In ‘The Book of Joy’ – conversations between the Dalai Lama and Desmond Tutu – they describe empathy as just feeling for someone and compassion as taking the extra step and saying, ‘What can I do to help?’ I love this distinction because it clarifies something I was told a long time ago by some people who had physical disabilities: ‘We don’t want your pity, sympathy or even empathy – it doesn’t help us to be who we can be.’
I learnt by experimentation how to move from sympathy or empathy to compassion with them and got roundly told off if I got it wrong! I remember one young woman who wanted to go to the toilet. I took her there, and lifted her out of the wheelchair to sit her on the toilet, but she was quite heavy and I lost my grip on her. She slid down between the toilet and the wall of the cubicle. I was horrified, and kept saying, ‘I’m sorry, I’m sorry.’ Dorcas looked at me and said, ‘Have another go and for goodness’ sake laugh – I must look very funny stuck in this position!’ Wow!! She showed me that I was not reacting as I would if she were my friend, but with pity for her predicament and guilt for my part in making it worse. I wasn’t allowing either her or me to be just humans.
Acting with compassion doesn’t have to be a big thing. You don’t have to volunteer to go into a war zone and help those injured, but you do have to remember that small things can help others and show our compassion with them as fellow human beings.
- Listen when someone wants to tell you about something with your full attention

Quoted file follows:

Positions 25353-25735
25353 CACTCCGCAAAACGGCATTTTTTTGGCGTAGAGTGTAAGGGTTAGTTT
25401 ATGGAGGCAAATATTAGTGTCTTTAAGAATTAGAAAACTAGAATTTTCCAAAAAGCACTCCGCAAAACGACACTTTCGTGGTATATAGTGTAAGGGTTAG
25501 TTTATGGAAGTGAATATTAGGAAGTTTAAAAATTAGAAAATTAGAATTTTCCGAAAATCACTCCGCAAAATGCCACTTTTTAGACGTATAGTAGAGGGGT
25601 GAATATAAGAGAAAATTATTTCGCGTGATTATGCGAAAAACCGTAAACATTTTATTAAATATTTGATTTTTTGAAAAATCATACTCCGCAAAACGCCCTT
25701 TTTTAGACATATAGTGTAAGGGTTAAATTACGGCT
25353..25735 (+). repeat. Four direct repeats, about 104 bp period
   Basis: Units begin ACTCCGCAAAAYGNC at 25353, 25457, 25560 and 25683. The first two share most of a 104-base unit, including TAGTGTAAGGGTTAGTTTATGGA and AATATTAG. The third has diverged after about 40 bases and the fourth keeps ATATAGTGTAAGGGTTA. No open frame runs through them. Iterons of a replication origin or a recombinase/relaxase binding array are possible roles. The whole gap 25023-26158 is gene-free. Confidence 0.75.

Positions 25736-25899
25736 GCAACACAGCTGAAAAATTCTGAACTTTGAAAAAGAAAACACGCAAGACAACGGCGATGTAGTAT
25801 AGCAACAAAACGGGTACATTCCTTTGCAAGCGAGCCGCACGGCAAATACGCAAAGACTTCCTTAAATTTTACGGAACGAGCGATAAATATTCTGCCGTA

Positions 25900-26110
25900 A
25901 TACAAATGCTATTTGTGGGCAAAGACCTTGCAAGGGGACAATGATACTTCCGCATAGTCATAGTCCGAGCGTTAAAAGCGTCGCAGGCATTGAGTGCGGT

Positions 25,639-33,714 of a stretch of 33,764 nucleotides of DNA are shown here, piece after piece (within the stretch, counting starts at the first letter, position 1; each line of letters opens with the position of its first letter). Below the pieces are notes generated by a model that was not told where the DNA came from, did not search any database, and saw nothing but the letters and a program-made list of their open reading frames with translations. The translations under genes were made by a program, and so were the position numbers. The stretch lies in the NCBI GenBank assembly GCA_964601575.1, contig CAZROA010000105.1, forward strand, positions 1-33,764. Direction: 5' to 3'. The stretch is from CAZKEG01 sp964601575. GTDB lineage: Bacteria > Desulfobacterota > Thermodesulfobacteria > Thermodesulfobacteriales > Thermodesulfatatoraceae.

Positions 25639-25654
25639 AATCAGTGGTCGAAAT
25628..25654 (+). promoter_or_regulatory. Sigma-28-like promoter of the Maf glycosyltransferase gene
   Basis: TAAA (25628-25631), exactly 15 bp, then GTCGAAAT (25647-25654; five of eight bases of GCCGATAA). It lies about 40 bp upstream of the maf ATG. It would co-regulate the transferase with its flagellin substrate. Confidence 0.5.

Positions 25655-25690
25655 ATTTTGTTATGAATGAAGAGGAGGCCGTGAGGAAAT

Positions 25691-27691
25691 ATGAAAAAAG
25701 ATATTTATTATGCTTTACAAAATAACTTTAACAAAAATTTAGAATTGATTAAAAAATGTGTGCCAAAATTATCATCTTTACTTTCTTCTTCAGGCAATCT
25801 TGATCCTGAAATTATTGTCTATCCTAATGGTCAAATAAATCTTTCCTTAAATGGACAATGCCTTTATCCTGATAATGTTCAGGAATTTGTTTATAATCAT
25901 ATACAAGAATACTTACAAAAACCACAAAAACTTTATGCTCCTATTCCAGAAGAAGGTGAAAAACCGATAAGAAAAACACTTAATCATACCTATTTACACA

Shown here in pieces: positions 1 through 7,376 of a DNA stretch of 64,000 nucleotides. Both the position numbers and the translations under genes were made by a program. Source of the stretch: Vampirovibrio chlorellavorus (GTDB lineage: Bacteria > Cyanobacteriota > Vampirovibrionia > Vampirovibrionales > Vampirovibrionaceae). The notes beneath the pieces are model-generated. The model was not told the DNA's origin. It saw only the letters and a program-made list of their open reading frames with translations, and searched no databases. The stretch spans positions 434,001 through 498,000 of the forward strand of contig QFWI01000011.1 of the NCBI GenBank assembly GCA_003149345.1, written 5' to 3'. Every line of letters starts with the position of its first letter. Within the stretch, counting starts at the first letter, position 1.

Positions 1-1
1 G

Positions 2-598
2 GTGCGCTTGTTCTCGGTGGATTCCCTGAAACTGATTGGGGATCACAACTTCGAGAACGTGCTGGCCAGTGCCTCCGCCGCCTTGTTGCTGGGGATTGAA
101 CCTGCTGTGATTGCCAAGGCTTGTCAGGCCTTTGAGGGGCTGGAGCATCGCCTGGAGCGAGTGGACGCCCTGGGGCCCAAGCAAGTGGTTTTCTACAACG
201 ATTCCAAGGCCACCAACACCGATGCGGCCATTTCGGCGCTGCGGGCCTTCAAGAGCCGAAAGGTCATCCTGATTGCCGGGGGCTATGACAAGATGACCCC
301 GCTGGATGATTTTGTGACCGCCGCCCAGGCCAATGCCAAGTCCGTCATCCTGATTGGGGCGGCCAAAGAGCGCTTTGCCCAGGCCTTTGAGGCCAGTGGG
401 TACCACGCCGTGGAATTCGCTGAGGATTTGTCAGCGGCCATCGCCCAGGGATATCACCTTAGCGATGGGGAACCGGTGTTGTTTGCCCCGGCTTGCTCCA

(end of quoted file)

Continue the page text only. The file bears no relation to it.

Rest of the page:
- Freshen up the pillows of someone who is ill in bed and hold their hand
- Help someone pick up their stuff if they’ve dropped their shopping bag
- Remind the mum whose child is having a tantrum in the supermarket that it does get better as they get older, hopefully!
- Have a conversation with the person who says good morning at the bus stop – don’t just look the other way
- Hold the door open for that person behind you who is in a rush and looking agitated
- And if you don’t know what to do that would help, ask the person concerned.
All these little acts of kindness and recognition add up to a lot of compassion, and moreover, they are infectious. If you take that small action, often others will do the same.
And don’t forget to show the same compassion for yourself. If you’re feeling miserable or irritated, or unhappy, or rushed, what can you do to help yourself? We can only be as compassionate with others as we are with ourselves, so start by helping yourself to be who you really are.